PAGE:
Sofia Nalepynska-Boychuk was an artist and printmaker born in 1884. She used a woodcut technique and founded her own school of xylography. Sofia came from a family of Polish intellectuals, studied in St. Petersburg and later moved to Ukraine. It was here she joined the Boychuk group that worked with monumentalism and rediscovered the collective forms of work.
The boychukists explored and adopted the folk art themes. Reflecting on national identity was an important part of their art which resonated with Soviet Union’s politics of that time. And, just like Ukrainian avant-gardists, boychukists were by and large loyal to communist ideas. However, in the 1930s any attempts to stick to nationality had been claimed criminal and repressions began. The vast majority of boychukist works were destroyed. Sofia Nalepynska-Boychuk, along with thousands of other artists and intellectuals, was murdered in 1937.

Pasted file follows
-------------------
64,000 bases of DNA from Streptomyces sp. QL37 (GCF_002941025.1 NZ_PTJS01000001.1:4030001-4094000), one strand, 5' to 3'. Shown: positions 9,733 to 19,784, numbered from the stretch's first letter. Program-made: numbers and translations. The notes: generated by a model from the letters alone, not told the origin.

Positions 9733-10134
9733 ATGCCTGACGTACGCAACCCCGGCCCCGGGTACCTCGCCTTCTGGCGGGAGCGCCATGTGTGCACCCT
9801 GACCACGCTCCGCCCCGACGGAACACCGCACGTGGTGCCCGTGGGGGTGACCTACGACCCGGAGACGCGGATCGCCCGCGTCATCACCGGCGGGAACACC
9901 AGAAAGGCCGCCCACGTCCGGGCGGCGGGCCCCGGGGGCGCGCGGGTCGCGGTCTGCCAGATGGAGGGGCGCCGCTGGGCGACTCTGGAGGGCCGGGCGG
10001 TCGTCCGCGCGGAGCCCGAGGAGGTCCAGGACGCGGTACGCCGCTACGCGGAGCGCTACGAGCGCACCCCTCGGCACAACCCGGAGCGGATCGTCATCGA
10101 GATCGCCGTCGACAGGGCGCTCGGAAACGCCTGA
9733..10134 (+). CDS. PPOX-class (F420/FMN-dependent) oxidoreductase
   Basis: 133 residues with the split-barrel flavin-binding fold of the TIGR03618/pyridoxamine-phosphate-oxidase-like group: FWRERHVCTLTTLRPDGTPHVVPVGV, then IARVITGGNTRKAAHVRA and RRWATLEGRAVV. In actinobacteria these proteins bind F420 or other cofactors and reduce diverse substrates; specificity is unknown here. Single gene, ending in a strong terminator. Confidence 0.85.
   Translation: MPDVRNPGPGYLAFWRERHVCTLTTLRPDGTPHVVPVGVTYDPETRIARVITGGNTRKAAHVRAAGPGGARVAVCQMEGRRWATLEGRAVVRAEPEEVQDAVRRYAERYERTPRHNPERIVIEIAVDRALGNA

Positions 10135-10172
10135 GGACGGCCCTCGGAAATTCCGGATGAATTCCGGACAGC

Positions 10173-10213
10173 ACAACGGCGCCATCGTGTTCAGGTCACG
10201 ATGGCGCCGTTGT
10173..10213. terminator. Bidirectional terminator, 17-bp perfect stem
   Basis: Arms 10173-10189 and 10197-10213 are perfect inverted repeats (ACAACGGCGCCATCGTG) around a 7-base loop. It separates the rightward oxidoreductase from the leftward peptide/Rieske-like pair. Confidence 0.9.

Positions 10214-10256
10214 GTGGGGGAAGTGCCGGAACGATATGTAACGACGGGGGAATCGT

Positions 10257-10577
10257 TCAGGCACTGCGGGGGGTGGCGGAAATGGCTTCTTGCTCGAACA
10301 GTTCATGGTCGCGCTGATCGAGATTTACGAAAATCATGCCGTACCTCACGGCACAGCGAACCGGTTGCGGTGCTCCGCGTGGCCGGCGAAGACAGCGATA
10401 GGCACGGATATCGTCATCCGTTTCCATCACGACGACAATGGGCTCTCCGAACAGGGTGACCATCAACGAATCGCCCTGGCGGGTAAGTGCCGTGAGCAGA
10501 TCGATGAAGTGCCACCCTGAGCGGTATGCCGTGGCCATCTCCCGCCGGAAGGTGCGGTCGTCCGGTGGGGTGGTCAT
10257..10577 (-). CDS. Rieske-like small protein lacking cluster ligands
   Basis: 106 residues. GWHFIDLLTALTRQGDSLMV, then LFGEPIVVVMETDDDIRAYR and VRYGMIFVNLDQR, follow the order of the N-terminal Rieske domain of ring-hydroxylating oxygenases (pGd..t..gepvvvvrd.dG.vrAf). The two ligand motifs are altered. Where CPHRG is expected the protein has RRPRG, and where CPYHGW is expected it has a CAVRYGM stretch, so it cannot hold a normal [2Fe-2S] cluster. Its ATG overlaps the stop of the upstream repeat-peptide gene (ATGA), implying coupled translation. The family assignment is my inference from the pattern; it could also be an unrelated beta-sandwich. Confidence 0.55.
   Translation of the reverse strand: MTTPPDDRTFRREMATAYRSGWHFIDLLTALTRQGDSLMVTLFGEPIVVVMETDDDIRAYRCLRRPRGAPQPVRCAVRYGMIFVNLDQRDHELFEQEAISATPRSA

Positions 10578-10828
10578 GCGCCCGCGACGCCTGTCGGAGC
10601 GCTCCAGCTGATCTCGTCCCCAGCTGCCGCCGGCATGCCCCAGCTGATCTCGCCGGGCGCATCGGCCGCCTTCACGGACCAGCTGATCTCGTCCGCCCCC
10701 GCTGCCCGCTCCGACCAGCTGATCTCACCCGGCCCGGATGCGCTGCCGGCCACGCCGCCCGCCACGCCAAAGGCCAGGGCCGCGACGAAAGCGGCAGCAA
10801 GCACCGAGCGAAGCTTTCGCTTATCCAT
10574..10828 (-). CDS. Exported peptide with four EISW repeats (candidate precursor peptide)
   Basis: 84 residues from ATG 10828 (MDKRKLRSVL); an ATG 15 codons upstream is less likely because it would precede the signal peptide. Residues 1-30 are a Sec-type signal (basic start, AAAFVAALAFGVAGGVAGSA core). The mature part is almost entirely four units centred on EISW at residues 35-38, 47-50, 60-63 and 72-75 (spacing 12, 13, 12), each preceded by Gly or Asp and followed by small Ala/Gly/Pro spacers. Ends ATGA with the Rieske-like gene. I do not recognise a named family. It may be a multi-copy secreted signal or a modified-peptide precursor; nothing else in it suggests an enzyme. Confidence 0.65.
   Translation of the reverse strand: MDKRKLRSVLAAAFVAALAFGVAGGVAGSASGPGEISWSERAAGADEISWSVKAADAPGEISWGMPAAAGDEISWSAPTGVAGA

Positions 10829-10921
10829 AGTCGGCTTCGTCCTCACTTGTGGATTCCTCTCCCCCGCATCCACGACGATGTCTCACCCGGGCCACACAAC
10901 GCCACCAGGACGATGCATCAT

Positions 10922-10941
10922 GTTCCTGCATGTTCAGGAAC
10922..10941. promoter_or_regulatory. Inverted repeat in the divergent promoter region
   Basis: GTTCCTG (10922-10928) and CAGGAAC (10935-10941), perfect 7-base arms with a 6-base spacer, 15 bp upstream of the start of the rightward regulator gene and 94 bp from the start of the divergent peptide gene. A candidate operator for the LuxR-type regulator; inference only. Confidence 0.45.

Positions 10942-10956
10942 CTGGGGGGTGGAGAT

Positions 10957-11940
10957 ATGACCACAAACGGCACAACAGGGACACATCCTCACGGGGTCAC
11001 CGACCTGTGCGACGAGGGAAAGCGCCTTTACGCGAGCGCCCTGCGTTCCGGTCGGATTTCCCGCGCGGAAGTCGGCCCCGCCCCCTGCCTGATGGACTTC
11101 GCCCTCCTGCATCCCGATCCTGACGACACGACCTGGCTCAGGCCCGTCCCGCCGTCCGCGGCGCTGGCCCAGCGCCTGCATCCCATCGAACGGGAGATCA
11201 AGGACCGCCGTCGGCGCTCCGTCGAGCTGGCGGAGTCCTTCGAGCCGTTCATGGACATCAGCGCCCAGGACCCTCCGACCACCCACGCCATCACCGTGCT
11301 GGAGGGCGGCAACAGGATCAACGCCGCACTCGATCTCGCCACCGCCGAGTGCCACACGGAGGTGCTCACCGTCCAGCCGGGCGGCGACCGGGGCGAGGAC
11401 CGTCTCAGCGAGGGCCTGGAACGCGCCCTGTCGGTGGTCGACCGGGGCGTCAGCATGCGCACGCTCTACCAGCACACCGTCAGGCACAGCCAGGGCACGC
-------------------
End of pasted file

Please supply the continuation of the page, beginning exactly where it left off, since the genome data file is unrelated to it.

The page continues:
I like how boychukists work with composition and wanted my illustration to resemble their paintings.
Sofia and other boychukists refused to consider themselves as the elite. So the huge hands are associated both with working-class movement and handicraft. Here are the draft, the test, and the work in progress.
As an illustrator of She Did It Too I got to choose a woman to draw. I wanted to make Sofia’s portrait because I find boychukist movement fascinating in a way they applied avant-gardist approach to traditional art. And it’s also horrifying how ideology, whose ideas they truly believed in, backfired on them.